Florida Republican: Speed Up Death Penalty Because “Keeping People Around” Is So Pointless

I’ve seen quite a bit of vulgar and sadistic language employed in support of the death penalty, but this gem, courtesy?of Florida State Representative Matt Gaetz (R-Lunatic), is just beyond the pale:

“We have more sophisticated juries today, a higher demand for forensic evidence,” said Gaetz, “so I don’t believe that keeping people around who have confessed to the crime, who weren’t claiming their innocence, really serves the state that well.”


Gaetz has also talked?in humorous terms about executing people; he recently stood on the floor of the House of Representatives and asserted that, though “only God can judge” those luckless souls currently on death row, he and his fellow lawmakers “sure can set up the meeting.”


Evidently, Representative Gaetz surveyed the political landscape in his state and concluded that Florida’s highest policy priority should be to start executing people with increased efficiency. After all, Gaetz reasons, Florida shouldn’t be “keeping people around” who don’t need to be kept around. Far better to just skip all this pesky “legal” stuff and kill them off as quickly as possible.

The legislation sponsored by Gaetz and fellow Republican Joe Negron is called the “Timely Justice Act” and is very likely to be signed by Rick Scott, descendant of Skeletor and current occupant of the governor’s mansion in Tallahassee. Opponents of the legislation include the state chapter of the ACLU and former death row inmates who have been exonerated.

Gaetz confidently claims that the bill will “enhance the deterrent effect of the death penalty.” He has not, to my knowledge, provided a single shred of evidence to support this claim. In fact, not only is this prediction baseless, but the prediction itself rests on another baseless claim, namely, that the death penalty serves as a deterrent?at all. Supporters of the death penalty in Maryland also trotted out?the deterrent argument recently. That the threat of execution deters potential killers from killing is very often presented as a simple truism. This is an affirmative assertion about a matter of public policy, though, that must be supported with empirical evidence. The fact that it might be intuitive or prima facie plausible to some people is not enough. It also does not simply become true by repeating it.

As it happens, there are several very good reasons to think it’s?not?true, like the fact that murder rates in states without the death penalty have been lower?than those in states with the death penalty every year since 1990, or the fact that?88%?of the nation’s leading criminologists do not believe the death penalty acts as a deterrent, or the fact that 500 police chiefs ranked the death penalty dead last?when asked to name one area as “most important for reducing violent crime.” As I wrote?in reference to death penalty supporters in Maryland, if Matt Gaetz, or anyone else, is in possession of information – denied to the nation’s leading criminologists – showing that the death penalty does, in fact, act as a deterrent, then they are obligated to show it to us. If they continue to make this empirical claim about deterrence, and continue to refuse to provide evidence to support it, then it’s only reasonable to operate under the default assumption that criminologists are more informed about this than politicians, who should be ignored until further notice.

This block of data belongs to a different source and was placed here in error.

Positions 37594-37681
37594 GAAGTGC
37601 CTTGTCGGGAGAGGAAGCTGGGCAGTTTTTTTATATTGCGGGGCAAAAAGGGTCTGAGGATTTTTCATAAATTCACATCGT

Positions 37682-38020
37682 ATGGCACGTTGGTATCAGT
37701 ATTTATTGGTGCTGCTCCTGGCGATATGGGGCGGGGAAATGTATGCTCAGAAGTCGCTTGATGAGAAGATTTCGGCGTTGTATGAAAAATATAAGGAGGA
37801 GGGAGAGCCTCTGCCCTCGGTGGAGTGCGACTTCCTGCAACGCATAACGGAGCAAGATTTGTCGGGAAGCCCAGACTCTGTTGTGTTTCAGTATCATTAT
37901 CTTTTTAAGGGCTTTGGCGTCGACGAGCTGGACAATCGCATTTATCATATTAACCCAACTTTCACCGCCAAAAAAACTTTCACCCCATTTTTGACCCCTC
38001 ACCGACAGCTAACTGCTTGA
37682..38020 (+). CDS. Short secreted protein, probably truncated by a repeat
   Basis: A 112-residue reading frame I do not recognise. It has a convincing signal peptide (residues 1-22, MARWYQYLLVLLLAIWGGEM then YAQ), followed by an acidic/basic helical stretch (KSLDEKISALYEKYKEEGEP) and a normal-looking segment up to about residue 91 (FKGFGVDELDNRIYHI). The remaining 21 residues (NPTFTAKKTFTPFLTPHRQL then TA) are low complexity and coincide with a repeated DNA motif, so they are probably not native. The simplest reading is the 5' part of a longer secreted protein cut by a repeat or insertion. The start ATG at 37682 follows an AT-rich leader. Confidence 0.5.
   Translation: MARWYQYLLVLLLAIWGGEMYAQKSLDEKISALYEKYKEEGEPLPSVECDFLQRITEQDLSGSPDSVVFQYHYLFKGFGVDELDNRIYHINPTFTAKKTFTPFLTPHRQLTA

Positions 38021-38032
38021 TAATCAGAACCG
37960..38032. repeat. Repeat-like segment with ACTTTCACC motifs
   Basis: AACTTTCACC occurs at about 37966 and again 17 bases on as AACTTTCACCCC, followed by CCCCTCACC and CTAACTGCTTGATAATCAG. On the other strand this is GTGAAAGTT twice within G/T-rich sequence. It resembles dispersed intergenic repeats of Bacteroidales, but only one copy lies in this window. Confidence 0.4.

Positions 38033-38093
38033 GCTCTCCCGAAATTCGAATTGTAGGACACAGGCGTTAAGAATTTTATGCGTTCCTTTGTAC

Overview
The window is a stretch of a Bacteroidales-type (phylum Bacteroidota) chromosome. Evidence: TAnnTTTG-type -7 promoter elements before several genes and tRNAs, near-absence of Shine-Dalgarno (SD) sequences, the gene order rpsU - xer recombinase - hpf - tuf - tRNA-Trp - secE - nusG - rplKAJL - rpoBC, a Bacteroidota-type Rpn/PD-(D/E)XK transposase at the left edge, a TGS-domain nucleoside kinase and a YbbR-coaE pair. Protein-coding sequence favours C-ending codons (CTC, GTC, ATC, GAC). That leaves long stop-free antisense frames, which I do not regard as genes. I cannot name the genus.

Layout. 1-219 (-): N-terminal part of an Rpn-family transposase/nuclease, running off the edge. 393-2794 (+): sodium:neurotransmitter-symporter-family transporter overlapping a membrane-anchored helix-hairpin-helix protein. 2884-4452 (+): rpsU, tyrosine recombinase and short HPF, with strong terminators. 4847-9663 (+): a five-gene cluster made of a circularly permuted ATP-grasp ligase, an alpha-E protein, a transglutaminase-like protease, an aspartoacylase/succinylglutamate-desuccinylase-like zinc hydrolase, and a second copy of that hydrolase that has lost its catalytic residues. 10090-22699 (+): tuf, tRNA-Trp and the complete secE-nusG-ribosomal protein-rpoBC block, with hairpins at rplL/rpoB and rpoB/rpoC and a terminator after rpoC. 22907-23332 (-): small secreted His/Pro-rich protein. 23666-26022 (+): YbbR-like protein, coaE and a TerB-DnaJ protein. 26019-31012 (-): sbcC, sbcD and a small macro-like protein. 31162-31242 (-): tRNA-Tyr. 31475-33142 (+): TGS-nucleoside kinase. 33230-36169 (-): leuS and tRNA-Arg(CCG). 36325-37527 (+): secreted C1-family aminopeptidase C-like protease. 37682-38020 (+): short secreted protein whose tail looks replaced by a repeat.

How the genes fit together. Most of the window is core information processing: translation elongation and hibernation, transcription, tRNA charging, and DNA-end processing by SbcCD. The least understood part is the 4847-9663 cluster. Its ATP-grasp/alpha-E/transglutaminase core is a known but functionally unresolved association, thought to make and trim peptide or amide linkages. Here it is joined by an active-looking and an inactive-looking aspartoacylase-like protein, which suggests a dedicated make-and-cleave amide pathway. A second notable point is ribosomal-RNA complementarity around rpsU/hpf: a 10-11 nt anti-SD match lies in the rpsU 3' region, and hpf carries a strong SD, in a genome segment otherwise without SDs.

Ultra-right-wing politicians should stop pretending they have legitimate policy arguments and just stick to the crazy and sociopathic justifications that?Gaetz has so eloquently articulated, like wanting to speed up meetings with God, or not wanting to “keep people around” any longer than is absolutely necessary.

Florida has already sentenced 24 people to death who have later been exonerated, which leads?the nation. This is literally the worst state for this kind of policy to be implemented. The editorial board at the?Miami Herald?- which supports the death penalty -?recently called on Governor Scott to veto the Timely Justice Act, arguing that the legislature proceeded “without all the facts,” and pointing out that?eight?death row inmates in Florida who ended up being exonerated might very well have been executed had this law been in effect. The editorial closes by warning that this legislation will “likely result in more innocent people being put to death.”

The average time spent on death row in Florida is?less?than the national average. This legislation purports to solve a problem that doesn’t exist. Over 400 people are on death row in Florida, and if this heinous law goes into effect, as many as 13 will probably be executed this year alone. Governor Scott is up for reelection next year and he has shown some signs of wanting to broaden his appeal beyond the ultra-right-wing. If you live in Florida, please call Scott (850-488-7146) and tell him to veto this pernicious legislation. Innocent lives may be at stake.

My writing has appeared on AlterNet, Common Dreams, CounterPunch, and Antiwar.com. I have an M.A. in public policy from Stony Brook University and a B.A. in political science from Coastal Carolina University.